A year ago in March, I looked my father in the eyes for the last time as he mouthed the words "help me" from his ICU bed. But despite being surrounded by teams of medical personnel and the latest healthcare technology, I felt utterly powerless to make a clear decision—and unclear to whom to turn for sound advice.
After 30 days of care in a well-known teaching hospital in the Northeast, my father was about to succumb to Stage 4 lung cancer, a tumor invading his spine. Moments before his plea, the ICU team had conducted a breathing test that apparently went awry—beginning the trial while my mother and I were downstairs receiving the latest round of conflicting information from a pair of doctors debating his outlook for discharge, physical rehabilitation, and hospice care. They casually informed us that a breathing test was about to occur; we rushed back to my father's side to learn the unfortunate outcome.
Prior to the episode that led to his being moved to the ICU, my father had been residing in a room directly across from a small hospitalist oncology office. What ensued was dizzying to behold: an endless parade of consultations; a narrowly averted million-dollar-plus spinal surgery in the wee hours; a too-zealous resident's further injuring of my father's right leg, which had already been compromised by a tumor degrading the femur.
My mother, my wife, and I struggled to maintain Dad's always-indomitable spirit while parsing the barrage of input regarding his potential for quality of life outside the hospital. We sat in numerous meetings, often with a pair of doctors espousing diametrically opposed outlooks. We tried to keep track of whom we were speaking with and who was in charge at any given moment; the lists we kept looked like the roster of a sports team, amply covered in scribbled-out names, phone numbers—and question marks.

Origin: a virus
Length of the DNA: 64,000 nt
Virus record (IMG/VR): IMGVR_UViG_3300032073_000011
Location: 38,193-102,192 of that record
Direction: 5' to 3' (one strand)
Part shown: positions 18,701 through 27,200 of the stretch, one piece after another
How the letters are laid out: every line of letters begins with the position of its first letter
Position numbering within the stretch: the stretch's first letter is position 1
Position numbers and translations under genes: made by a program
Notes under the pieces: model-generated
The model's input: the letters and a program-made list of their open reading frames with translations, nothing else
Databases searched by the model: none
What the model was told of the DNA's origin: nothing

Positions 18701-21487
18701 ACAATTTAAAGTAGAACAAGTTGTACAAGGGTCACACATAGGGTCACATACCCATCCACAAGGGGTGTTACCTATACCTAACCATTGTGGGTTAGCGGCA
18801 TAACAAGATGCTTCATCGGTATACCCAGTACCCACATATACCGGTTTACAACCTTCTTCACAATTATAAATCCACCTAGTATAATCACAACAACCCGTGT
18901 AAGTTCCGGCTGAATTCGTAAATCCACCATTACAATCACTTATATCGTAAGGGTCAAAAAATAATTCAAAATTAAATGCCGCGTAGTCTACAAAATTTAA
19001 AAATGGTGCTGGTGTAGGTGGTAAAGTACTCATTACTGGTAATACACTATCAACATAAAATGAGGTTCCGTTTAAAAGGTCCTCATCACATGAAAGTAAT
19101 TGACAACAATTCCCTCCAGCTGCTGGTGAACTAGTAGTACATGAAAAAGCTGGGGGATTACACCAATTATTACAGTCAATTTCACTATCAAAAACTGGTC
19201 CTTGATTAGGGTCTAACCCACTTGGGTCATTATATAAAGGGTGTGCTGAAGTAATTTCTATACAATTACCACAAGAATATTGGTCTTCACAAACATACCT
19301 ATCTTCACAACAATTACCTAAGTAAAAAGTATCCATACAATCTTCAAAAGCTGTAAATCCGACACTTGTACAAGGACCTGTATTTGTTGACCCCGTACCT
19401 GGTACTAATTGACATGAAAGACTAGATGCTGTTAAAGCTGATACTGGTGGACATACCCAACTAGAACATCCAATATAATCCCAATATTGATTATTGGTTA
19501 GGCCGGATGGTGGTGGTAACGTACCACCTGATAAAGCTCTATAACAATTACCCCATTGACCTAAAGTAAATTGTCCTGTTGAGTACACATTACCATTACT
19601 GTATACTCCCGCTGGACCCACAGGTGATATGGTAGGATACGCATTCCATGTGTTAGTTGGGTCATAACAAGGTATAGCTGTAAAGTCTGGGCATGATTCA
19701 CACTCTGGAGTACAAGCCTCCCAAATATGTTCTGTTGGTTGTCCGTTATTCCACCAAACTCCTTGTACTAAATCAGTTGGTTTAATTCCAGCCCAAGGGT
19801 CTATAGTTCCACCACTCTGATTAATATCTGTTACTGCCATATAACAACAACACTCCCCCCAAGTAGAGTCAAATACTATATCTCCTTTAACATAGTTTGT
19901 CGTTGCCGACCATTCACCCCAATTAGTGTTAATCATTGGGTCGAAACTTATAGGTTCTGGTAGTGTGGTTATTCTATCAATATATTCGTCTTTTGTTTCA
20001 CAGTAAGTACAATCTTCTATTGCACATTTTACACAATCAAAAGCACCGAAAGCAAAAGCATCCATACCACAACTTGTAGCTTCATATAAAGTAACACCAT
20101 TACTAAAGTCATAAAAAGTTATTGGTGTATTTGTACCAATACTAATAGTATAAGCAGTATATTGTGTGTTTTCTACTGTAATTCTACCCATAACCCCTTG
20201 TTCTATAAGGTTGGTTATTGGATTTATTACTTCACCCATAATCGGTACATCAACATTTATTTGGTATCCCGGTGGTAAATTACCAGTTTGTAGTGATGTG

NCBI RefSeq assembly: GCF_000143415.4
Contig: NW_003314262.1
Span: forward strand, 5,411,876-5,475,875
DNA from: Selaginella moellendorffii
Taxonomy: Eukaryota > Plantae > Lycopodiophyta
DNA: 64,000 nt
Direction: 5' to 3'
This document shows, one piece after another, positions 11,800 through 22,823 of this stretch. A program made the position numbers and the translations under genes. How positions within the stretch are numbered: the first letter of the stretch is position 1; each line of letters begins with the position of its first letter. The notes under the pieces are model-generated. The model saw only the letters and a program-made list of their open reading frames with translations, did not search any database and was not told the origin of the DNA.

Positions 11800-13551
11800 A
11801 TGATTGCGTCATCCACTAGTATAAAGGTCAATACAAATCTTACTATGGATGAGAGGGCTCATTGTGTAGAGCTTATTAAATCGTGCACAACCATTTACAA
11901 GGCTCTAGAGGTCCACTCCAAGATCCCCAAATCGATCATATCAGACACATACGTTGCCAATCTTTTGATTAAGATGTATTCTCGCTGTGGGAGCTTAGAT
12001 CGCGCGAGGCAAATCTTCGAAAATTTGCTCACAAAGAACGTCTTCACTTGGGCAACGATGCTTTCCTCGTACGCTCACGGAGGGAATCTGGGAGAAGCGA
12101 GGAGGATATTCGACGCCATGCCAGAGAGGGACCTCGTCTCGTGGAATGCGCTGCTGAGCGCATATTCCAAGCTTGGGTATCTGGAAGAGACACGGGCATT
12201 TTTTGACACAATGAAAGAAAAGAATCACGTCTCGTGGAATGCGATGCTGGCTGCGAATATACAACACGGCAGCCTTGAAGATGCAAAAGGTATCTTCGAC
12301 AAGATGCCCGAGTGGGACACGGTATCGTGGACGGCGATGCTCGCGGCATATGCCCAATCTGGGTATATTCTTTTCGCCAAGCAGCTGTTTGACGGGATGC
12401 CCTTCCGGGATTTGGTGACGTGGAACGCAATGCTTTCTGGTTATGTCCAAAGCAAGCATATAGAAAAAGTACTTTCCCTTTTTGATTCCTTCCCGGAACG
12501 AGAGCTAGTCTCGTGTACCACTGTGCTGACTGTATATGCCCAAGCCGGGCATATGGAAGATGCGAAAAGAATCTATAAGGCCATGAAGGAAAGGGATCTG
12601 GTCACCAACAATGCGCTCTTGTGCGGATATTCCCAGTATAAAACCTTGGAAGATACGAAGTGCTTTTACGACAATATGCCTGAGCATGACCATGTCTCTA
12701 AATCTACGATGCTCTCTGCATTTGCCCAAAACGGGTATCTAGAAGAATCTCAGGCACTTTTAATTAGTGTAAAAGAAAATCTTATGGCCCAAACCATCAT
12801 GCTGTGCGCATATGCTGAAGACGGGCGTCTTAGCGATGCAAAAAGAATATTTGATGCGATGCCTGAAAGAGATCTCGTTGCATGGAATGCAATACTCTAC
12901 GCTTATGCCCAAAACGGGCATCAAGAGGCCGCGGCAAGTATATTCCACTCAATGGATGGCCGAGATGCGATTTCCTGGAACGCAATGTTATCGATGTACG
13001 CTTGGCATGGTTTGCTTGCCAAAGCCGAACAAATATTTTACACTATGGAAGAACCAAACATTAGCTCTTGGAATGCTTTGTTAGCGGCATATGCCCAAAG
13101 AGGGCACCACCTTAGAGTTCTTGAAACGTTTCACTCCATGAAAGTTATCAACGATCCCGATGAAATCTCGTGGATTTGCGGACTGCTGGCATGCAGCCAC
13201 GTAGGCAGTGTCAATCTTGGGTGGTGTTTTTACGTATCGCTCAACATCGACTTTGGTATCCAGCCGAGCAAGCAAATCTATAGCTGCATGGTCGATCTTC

It was only after my father tried feebly to speak his last words to me that the doctor who'd appeared to be most in charge pulled me aside at the door of the ICU. My mother and I hemmed and hawed in trying to decide whether to accede to another round of heroic measures. I was surprised by the somewhat terse tone of voice this senior physician used in dissuading us from allowing further life-extending efforts. I would have welcomed such honesty wholeheartedly far earlier in the process.
One of the value propositions hospitalists tout to their employers and patients is their expertise in coordinating care and facilitating communication among caregivers. Of course, there are nearly as many methods for doing so as there are hospitalist teams.
As the medical process grows more complex and specialized, with more "stakeholders" weighing in on the conversation, the hospitalist's role in taking charge of and energetically managing the flow of information for the benefit of beleaguered kin is more vital than ever. I can't speak for all loved ones who must witness the passage of a parent, a child, or a spouse, but for me, a hospitalist's firm hand would have made a world of difference in how we navigated this inevitable event.
Geoff Giordano was editor of The Hospitalist from 2007 to 2008. His father, Thomas, a lifelong journalist, wrote several articles for the magazine during that period.